The storyline doesn't write itself any better than this: A hometown athlete, the most sought-after recruit in the nation who could have gone anywhere to wrestle, decides to stay home and make a name for himself, his town and his school in front of his family, friends, and supporters.
That is exactly what happened for Greeley native and University of Northern Colorado (UNC) junior, Andrew Alirez.
This March, Alirez made history and capped an unbeaten season; a 28-0 season with a 6-4 win over Real Woods of Iowa to claim the 141-pound national championship at the 2023 National Collegiate Athletic Association (NCAA) tournament in the BOK Center in Tulsa, Oklahoma.
"I've given my entire life to this game, and to be able to reap the benefits, it means everything," Alirez said. "That's years and years of sacrifice, especially over this past year. Now that I'm here, I can do nothing but be grateful."
Alirez's win was also a first under UNC head wrestling coach, Troy Nickerson, who is thrilled to see his protege reach the pinnacle of intercollegiate wrestling. It was also the Bears’ first individual championship in the modern NCAA Division I wrestling era and the national championship has officially put the UNC program, and Greeley, back on the wrestling map.
"It's been a long time in the making. This building process, it's been a lot of work, but we've got the right people in place to do it," Nickerson said. "I'm proud of him. He accomplished his goal, and no one can ever take that away from him."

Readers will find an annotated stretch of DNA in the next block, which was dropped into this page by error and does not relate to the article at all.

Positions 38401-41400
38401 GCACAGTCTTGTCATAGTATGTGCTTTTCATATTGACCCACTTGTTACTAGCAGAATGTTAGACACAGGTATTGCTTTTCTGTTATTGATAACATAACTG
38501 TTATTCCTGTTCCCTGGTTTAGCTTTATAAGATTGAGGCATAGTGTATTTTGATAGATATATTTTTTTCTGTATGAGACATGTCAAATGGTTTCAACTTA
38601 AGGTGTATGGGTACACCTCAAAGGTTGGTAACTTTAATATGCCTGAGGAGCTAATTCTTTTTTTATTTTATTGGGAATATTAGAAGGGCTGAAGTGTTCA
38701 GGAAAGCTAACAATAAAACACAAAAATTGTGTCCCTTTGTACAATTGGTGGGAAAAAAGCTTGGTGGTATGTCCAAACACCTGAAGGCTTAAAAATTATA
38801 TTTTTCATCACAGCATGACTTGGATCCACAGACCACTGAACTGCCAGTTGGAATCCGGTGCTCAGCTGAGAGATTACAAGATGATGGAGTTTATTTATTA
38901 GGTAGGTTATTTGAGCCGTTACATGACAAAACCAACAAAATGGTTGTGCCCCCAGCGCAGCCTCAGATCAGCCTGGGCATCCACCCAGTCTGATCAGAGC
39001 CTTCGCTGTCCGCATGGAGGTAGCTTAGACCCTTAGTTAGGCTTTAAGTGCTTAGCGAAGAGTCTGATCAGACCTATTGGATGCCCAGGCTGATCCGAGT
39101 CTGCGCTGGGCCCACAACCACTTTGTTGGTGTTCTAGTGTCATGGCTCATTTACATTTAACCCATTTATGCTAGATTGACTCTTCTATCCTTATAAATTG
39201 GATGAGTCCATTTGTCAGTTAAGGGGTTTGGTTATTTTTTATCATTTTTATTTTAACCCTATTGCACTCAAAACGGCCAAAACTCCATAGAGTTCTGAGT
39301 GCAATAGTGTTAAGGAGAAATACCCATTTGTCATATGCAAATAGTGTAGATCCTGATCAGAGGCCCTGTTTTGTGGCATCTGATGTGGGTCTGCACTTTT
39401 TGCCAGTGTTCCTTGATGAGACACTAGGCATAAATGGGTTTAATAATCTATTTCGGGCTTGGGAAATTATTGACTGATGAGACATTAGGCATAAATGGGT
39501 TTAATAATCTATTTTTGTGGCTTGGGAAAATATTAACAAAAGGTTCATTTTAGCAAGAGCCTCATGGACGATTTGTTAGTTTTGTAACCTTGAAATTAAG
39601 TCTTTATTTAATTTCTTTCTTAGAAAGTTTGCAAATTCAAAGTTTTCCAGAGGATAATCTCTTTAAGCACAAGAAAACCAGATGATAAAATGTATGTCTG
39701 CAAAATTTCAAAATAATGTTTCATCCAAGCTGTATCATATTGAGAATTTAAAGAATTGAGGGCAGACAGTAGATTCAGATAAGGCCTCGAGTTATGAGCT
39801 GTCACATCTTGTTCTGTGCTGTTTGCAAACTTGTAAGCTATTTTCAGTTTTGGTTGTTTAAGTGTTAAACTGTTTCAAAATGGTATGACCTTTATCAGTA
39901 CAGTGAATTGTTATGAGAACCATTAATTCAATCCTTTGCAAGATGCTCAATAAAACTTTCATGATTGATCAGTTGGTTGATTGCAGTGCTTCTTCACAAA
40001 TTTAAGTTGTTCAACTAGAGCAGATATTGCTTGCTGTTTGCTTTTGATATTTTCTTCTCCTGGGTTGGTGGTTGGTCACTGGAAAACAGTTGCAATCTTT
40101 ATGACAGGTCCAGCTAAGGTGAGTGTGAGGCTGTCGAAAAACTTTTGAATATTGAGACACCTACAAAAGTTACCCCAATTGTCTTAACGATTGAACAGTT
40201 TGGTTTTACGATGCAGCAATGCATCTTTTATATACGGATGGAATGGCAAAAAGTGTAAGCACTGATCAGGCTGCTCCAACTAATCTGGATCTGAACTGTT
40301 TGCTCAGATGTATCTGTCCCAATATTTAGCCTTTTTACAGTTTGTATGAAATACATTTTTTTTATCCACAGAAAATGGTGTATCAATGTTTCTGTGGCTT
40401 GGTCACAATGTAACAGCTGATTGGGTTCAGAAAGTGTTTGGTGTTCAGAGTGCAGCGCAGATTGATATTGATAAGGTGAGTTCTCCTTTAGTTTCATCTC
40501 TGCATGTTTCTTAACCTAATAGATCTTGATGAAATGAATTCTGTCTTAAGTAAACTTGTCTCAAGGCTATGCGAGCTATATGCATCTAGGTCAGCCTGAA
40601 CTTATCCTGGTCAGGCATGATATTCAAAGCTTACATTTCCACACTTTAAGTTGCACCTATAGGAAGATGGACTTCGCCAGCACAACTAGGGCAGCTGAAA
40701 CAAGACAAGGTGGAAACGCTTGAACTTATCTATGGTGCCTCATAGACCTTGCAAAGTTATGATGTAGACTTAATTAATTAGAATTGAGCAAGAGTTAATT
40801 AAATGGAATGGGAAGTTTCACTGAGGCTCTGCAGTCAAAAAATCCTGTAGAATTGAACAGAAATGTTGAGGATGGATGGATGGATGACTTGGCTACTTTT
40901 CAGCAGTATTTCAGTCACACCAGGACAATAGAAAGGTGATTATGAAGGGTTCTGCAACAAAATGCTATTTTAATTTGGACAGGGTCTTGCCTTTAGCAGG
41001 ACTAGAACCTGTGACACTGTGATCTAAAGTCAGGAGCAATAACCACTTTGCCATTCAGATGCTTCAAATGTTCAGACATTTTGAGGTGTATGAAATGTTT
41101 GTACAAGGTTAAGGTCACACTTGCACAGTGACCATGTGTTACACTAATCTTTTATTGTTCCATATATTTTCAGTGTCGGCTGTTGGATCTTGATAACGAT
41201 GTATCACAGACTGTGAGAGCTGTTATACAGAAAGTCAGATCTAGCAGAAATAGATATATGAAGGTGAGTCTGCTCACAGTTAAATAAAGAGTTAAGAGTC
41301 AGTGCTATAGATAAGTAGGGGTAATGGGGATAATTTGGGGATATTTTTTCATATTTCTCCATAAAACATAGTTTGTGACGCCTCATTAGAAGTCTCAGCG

Alirez says he dreamt about winning a national title daily and had visions about it.
“This past summer, every time I walked into the wrestling room, I envisioned it in my head,” shared Alirez. “I see the two national champions on the wall, I envision my name right after it. I’ve seen it thousands and thousands of times, played it out in my head, yeah to the smallest detail, just really trying to manifest it.”
Shortly after winning the national championship, Alirez was named the Big 12 wrestler of the year and a finalist for the Hodge Trophy, which is presented to the top college wrestler in the
“The Big 12 is a tough wrestling conference and I don’t think it receives the respect that it deserves,” Alirez said. “To be honored as the top wrestler in the conference, regardless of the weight class, is an honor.”
Since Alirez captured the championship gold in Tulsa and claimed the Big 12 Conference’s wrestler of the year accolade, he’s been the toast of the city and community in more ways than one.
Greeley Mayor John Gates and the city council presented Alirez with a key to the city. The Weld County commissioners proclaimed it to be Andrew Alirez Day, and he was featured on every major television station in the Denver market. He’s been invited to headline wrestling camps, speak to national wrestling publications and more.
It is safe to say that Alirez is a household name in not only Greeley but throughout Colorado and on the national wrestling scene. Since his national championship win, he’ll have people stop him at the grocery store, or at the gas station to congratulate him on the win.
Alirez, who was a four-time state champion at Greeley Central High School, is thankful to the community that has supported him since he started wrestling as a child 15 years ago.
“I love this community,” said Alirez. “And that right there is what I wanted to do especially for the town and for everyone who supported me along my long journey of wrestling. Most of these people have seen me wrestle since I was eight years old. G-town baby, we did it!”
Yes he did.